Figuratively as well as literally, Bob Lutz’s work at GM is now done. Shortly before the towers fell (it seems so long ago) Rick Wagoner answered many an auto journalist’s prayers by recruiting the living legend to dramatically improve the company’s product development process and the cars it yields. In retiring (not for the first time, but probably for the last time), Lutz has declared this mission accomplished, with GM’s latest cars as proof. The Cadillac SRX 2.8 turbo is the most expensive—and so least cost-constrained—of these new cars. What does it tell us about what Lutz was able to accomplish, and about what work remains?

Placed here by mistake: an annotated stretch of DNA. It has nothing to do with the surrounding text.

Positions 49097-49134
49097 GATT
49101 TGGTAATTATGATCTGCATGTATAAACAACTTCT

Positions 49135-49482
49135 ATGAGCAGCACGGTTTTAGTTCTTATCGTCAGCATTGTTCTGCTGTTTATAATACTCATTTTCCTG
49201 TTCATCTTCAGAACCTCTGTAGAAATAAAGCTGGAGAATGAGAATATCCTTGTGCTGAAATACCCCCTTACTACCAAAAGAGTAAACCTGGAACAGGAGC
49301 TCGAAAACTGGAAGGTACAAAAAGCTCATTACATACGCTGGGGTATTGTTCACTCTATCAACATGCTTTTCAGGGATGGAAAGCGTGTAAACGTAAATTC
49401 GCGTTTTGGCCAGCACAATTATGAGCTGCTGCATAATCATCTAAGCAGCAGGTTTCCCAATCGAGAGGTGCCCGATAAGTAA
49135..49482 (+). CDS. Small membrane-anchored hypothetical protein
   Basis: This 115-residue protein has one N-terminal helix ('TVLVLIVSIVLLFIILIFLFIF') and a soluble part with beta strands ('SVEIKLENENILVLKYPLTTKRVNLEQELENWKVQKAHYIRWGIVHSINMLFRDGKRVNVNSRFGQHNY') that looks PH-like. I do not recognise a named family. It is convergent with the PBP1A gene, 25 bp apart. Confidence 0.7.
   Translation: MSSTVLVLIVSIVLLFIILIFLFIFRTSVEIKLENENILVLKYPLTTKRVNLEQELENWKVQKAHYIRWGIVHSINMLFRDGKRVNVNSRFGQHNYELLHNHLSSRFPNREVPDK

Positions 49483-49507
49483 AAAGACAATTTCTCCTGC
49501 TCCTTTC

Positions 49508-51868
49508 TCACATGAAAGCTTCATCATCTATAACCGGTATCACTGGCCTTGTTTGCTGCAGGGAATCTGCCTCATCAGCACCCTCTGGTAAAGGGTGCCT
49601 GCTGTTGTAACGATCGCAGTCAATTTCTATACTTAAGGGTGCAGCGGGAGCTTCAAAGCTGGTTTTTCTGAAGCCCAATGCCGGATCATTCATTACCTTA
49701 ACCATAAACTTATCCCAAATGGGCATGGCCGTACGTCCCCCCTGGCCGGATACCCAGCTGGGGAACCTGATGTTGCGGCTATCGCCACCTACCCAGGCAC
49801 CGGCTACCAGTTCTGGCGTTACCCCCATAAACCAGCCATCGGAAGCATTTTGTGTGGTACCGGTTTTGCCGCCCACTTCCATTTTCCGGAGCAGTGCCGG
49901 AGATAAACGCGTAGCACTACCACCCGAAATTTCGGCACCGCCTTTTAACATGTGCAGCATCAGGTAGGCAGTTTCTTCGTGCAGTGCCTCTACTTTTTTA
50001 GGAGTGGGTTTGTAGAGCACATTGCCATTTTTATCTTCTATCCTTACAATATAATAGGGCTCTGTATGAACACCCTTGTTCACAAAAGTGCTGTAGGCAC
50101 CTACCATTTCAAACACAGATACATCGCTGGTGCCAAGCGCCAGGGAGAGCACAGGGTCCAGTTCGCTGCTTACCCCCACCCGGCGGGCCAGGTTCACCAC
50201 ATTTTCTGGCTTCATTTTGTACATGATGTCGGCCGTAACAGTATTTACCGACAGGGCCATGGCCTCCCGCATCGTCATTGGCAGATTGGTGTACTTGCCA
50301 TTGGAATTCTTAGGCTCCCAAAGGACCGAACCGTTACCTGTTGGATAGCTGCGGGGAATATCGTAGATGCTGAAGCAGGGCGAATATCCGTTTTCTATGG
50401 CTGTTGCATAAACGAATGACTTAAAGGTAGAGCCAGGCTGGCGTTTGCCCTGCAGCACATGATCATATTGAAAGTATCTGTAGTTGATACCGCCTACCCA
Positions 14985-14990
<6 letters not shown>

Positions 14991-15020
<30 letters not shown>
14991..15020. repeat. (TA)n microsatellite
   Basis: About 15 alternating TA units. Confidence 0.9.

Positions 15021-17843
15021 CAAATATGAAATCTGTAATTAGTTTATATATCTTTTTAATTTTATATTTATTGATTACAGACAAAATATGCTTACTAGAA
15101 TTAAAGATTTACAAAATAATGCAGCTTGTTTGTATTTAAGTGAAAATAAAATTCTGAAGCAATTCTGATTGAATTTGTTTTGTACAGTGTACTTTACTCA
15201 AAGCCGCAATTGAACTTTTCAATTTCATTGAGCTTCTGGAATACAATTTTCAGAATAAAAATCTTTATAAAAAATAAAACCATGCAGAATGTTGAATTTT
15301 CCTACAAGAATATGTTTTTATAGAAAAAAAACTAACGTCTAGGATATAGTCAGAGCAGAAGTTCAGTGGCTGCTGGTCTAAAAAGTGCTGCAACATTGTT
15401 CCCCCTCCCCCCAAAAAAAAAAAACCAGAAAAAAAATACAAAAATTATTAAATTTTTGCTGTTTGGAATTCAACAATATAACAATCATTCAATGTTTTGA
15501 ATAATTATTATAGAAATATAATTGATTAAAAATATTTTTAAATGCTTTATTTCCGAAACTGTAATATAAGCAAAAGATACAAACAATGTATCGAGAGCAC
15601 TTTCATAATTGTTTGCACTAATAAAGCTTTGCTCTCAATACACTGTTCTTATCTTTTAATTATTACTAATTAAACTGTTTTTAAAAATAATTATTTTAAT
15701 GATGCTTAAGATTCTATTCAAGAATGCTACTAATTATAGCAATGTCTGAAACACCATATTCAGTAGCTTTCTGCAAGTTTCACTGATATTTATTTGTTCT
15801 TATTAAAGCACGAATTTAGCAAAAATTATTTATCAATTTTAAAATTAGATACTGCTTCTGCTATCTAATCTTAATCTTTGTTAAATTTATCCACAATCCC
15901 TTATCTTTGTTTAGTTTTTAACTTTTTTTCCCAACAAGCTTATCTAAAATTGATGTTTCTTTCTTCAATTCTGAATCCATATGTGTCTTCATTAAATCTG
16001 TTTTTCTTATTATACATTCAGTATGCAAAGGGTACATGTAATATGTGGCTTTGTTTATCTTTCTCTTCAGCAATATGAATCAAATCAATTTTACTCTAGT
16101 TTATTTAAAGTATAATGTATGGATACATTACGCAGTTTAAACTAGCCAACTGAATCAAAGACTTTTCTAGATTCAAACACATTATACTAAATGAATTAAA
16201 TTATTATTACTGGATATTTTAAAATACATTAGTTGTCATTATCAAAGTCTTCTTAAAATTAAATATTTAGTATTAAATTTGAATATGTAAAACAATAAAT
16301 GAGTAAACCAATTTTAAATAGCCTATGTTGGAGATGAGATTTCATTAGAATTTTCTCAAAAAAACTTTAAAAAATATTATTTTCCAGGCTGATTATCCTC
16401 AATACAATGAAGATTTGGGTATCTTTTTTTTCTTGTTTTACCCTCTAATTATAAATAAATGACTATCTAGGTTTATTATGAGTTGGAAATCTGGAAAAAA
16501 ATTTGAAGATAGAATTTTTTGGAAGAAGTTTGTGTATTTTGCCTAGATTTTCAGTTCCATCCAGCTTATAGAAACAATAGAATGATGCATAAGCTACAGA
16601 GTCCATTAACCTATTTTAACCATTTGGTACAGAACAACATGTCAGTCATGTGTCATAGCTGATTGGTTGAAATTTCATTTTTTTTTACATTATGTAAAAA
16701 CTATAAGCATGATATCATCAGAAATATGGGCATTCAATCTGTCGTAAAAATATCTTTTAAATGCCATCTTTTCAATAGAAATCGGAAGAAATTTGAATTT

I’m too young to remember the 1970s, but I have recollections of a Cadillac-based abomination known as the “ Castilian Fleetwood Estate Wagon.” Perhaps the recent success of Cadillac-based trucks made someone at the RenCen give the Cadillac Wagon a second look. Yet the CTS Sport Wagon isn’t a cobbled-up engineering afterthought, though it reeks of branding desperation: the American icon formerly known as the pinnacle of everything now goes for entry-level luxury success in a station wagon. And that’s why this mirage hailing from the days of Motorized Malaise has some ‘splaining to do.